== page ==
Date of Award
Master of Arts
Maria C. Morales
This study highlights the importance of noting the heterogeneity of citizenship statuses among Latina/os when analyzing access to health care and health insurance attainment. A significant breakthrough in health care in the U.S. came on March 23, 2010 when President Barack Obama signed [H.R. 3590] The Patient Protection and Affordable Care Act (PPACA) legislating a "universal" health care system in the U S. While the passing of this legislation might have been a historical accomplishment it was not a panacea for all those suffering from lack of health insurance. The objectives of this study were three fold: 1) to analyze if citizenship status influences whether Latina/os have a usual place to visit for their health care needs, 2) to examine if citizenship status impacts the attainment of health insurance (private or public), and 3) to investigate the reasons why Latina/os lack health insurance. I utilized the "Hispanics and Health Care in the United States: Access, Information and Knowledge" survey collected by the Pew Hispanic Center from July 16 to September 23, 2007 for this study. Results show profoundly lower levels of health care access for non-citizen/ non-LPRs and LPRs in contrast to U.S. born Latina/os. Moreover, undocumented migrants reported their immigration status as the main barrier for not obtaining health insurance as opposed to health insurance being too expensive or it not being offered by their employer.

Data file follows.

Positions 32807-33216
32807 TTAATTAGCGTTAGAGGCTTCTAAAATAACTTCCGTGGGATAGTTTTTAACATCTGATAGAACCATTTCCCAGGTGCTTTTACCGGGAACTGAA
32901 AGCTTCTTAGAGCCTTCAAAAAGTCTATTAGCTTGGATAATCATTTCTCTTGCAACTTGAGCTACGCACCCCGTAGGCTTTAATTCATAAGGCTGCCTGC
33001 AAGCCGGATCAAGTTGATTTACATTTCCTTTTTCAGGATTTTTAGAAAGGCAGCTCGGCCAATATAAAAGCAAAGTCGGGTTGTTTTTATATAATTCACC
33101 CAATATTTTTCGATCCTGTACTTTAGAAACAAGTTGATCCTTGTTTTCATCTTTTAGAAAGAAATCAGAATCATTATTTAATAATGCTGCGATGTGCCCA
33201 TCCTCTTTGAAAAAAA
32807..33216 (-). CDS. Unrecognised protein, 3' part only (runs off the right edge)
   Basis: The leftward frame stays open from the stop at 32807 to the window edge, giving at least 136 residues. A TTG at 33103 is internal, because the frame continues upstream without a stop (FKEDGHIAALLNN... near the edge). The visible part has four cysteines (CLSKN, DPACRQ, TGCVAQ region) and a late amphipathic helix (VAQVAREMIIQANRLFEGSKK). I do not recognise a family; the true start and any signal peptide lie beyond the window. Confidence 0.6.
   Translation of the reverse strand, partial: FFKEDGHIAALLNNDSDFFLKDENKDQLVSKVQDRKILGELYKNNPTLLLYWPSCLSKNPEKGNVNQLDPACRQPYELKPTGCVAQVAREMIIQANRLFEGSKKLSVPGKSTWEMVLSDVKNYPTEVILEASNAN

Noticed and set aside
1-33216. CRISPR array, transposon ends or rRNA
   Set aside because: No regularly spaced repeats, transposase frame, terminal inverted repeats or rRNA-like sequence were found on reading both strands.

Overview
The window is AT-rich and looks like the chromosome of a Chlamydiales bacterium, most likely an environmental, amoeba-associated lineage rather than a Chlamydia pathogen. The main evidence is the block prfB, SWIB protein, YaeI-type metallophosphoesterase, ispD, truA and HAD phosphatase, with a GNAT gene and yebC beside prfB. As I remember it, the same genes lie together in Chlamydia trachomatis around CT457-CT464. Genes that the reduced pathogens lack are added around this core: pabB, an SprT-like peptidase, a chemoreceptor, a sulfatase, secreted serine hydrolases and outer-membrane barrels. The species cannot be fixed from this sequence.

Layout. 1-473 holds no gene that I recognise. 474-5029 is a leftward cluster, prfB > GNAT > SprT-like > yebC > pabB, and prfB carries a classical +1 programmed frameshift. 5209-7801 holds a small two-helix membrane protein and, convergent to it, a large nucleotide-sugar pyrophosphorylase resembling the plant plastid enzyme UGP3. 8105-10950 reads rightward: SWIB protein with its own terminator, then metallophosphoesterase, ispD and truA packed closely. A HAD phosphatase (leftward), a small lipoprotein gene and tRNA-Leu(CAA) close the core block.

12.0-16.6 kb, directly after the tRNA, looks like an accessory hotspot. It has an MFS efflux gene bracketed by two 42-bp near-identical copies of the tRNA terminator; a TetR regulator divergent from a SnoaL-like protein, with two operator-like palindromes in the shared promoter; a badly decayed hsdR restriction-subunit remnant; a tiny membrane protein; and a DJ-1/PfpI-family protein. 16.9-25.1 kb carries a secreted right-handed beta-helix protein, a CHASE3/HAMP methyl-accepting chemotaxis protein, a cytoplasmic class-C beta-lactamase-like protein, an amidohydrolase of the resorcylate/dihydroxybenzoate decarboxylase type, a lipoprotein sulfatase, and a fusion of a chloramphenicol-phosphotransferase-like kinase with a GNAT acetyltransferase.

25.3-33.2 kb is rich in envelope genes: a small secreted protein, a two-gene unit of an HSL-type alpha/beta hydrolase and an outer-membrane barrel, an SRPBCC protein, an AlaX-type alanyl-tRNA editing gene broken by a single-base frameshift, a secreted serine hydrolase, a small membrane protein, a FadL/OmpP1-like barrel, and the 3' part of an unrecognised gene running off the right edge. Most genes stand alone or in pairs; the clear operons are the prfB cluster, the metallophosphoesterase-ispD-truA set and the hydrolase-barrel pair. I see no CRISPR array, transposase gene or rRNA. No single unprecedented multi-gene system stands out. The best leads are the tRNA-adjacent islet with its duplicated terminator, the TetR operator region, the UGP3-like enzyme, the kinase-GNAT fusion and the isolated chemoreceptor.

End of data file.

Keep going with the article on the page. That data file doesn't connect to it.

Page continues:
Received from ProQuest
Menchaca, Angelica, "When Medicine Divorces Morality: The Effects Of Immigration Status On Health Care Access In The United States" (2013). Open Access Theses & Dissertations. 1881.